5 Written Questions
5 Matching Questions
- Structural theory
- Behaviorist approach
- Overactive top-down processing can also encourage us to make two kinds of errors
- a Repetitive behaviors that are designed to
reduce the anxiety produced by obsessive thoughts or
- b (a) change blindness (b) inattentional blindness.
- c Knowledge and thoughts about one's own cognitive processes, as well as control of those
- d in perception, the proposal that a given view of a object can be represented as an arrangements of simple 3-D shapes called geons. Also know as the recognition-by-components theory.
- e A theoretical perspective that focuses only on objective, observable reactions. Behaviorism emphasized the environment stimuli that determine behavior.
5 Multiple Choice Questions
- A phenomenon in which people report hearing a clear-cut phoneme (e.g.., a clear cut b or a clear-cut p) even thought they actually heard a sound halfway between two speech sounds (e.g., halfway between b and p).
- The perspective that cognitive processes work like a computer—in other words, like
a complex, multipurpose machine that processes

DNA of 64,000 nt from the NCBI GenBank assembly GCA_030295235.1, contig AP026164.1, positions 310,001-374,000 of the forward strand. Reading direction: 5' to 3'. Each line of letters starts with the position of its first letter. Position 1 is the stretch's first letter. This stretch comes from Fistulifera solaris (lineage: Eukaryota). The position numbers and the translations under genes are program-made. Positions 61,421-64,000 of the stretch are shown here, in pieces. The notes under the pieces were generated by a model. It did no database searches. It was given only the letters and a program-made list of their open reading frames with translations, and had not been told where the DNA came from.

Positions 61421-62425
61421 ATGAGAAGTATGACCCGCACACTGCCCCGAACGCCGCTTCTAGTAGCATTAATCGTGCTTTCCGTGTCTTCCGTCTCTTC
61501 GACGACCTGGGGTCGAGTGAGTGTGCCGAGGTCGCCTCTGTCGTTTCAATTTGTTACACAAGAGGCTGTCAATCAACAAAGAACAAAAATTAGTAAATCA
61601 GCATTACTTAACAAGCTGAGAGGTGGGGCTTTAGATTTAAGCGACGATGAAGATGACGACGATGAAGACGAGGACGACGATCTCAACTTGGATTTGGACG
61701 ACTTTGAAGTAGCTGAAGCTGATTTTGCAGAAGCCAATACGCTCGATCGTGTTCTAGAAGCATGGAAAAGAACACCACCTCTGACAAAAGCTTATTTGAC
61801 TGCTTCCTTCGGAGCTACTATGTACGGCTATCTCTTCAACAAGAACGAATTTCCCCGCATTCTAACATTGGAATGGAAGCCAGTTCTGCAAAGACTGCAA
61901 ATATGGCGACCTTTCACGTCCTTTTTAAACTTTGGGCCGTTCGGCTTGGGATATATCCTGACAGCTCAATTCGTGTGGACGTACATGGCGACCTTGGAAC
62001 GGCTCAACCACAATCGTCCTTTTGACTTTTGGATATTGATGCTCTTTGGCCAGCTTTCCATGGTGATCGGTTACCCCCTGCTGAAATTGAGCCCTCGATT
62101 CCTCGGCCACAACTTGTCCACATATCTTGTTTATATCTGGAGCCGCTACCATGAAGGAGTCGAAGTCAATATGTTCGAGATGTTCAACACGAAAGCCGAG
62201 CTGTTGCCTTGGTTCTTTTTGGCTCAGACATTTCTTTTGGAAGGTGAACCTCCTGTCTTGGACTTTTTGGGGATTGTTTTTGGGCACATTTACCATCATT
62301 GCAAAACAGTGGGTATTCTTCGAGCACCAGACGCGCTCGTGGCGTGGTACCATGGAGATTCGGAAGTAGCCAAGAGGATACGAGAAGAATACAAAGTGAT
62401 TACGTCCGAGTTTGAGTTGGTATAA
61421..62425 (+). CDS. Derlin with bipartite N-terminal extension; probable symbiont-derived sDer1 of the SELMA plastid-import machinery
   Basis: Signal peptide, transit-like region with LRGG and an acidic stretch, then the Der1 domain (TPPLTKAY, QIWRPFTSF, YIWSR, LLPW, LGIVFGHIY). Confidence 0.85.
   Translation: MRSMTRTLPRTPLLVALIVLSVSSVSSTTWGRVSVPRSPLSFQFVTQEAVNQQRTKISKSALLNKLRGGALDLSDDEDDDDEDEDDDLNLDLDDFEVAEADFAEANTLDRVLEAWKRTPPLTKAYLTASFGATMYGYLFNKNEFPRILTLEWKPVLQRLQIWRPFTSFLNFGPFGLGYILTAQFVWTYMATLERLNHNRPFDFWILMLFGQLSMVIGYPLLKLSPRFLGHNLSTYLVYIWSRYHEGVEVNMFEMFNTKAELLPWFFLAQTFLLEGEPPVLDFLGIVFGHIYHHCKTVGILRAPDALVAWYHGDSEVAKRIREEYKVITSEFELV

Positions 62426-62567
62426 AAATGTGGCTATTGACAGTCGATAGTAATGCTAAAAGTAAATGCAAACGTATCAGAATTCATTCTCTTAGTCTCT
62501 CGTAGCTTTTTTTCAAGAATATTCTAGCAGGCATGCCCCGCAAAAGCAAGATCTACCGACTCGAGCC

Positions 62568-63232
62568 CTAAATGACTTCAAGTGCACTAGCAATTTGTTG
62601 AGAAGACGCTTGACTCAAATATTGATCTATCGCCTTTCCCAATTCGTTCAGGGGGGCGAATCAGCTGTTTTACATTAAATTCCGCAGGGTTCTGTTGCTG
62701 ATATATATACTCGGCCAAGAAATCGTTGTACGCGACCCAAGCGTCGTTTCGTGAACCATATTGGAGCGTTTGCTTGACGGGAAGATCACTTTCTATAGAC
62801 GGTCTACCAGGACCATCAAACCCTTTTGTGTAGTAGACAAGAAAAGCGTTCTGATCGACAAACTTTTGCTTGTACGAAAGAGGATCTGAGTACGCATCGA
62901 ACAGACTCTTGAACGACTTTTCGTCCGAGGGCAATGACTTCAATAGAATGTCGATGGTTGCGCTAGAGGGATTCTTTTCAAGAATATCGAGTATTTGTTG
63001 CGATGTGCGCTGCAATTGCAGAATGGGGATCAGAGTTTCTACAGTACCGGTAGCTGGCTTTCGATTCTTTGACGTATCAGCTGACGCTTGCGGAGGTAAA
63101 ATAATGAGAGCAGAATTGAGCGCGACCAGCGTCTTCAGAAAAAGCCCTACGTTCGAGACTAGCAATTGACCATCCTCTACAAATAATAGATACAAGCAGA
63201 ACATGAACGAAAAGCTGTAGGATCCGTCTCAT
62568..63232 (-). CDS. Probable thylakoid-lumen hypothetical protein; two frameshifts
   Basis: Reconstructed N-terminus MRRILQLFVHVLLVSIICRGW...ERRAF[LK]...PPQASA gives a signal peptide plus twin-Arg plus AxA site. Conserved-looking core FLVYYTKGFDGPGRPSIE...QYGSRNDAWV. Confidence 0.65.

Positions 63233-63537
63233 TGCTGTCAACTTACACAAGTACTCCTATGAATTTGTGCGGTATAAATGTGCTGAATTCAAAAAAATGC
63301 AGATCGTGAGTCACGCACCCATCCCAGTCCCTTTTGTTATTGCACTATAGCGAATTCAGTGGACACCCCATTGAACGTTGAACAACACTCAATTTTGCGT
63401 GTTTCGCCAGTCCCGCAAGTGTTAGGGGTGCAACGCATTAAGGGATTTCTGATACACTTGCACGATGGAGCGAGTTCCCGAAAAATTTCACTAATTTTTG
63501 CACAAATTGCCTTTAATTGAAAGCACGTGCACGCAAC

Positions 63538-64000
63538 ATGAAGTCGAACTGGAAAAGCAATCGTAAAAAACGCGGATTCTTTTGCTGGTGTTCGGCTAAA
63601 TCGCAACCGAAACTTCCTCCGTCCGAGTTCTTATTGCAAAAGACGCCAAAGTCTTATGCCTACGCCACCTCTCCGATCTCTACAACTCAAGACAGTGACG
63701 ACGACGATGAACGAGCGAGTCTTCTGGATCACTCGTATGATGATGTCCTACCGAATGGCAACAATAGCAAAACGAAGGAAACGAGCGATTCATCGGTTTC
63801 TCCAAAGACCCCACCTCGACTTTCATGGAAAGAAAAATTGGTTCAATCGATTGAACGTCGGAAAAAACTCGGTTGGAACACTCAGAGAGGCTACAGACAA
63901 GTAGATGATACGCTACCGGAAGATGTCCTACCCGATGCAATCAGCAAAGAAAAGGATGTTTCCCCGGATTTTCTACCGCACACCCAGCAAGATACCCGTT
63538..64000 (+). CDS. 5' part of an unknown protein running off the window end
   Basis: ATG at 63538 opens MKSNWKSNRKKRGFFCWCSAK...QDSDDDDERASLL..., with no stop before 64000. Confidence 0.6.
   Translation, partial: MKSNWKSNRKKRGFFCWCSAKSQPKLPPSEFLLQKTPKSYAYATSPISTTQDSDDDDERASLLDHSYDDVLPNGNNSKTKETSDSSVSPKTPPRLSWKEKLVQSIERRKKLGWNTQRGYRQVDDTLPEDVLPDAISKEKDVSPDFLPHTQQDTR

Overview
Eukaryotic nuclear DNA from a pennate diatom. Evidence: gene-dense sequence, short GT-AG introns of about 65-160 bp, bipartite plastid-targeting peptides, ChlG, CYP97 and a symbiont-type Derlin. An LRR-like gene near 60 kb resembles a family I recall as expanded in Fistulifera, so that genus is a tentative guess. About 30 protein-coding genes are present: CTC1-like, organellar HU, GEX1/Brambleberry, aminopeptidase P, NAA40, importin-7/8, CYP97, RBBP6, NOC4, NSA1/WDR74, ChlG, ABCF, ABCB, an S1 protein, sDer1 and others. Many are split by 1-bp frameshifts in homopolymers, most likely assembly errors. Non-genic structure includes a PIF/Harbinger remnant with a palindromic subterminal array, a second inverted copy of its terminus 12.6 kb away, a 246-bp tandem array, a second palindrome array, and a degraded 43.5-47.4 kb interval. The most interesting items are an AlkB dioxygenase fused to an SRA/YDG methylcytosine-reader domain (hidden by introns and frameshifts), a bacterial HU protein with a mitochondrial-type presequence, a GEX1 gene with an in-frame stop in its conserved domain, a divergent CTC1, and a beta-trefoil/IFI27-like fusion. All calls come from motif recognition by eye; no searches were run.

information quickly and accurately
- The knowledge that an object exists, even when it is temporarily out of sight.
- A condition in which people cannot recognize human
faces visually, though they perceive other objects relatively
- In vision, the center of the retina, which has better
acuity than other retinal regions.
5 True/False Questions
speech-is-special approach → In psycholinguistics, an approach stating that humans are born with a specialized
cognitive device for decoding speech stimuli.
As a result, people process speech sounds more
quickly and accurately than other auditory stimuli. Also know as special mechanism approach
information-processing approach → An approach in cognitive psychology which argues that (1) mental
processes can be compared with the operations of a
computer, and (2) information progresses through the
system in a series of stages, one step at a time.
schema (pronounced "skee-mah") → Generalized knowledge or expectation, which is distilled from past experiences
with an event, an object, or a person.
Frequently guide memory recall.
Stroop effect → The observation that people take much longer to name the color of a stimulus when it is used
in printing an incongruent word than when it appears
as a solid patch of color.
ecological validity → The kind of brief memory that allows an image of a visual stimulus to persist for about 200
to 400 milliseconds after the stimulus has disappeared.
Also known as visual sensory memory.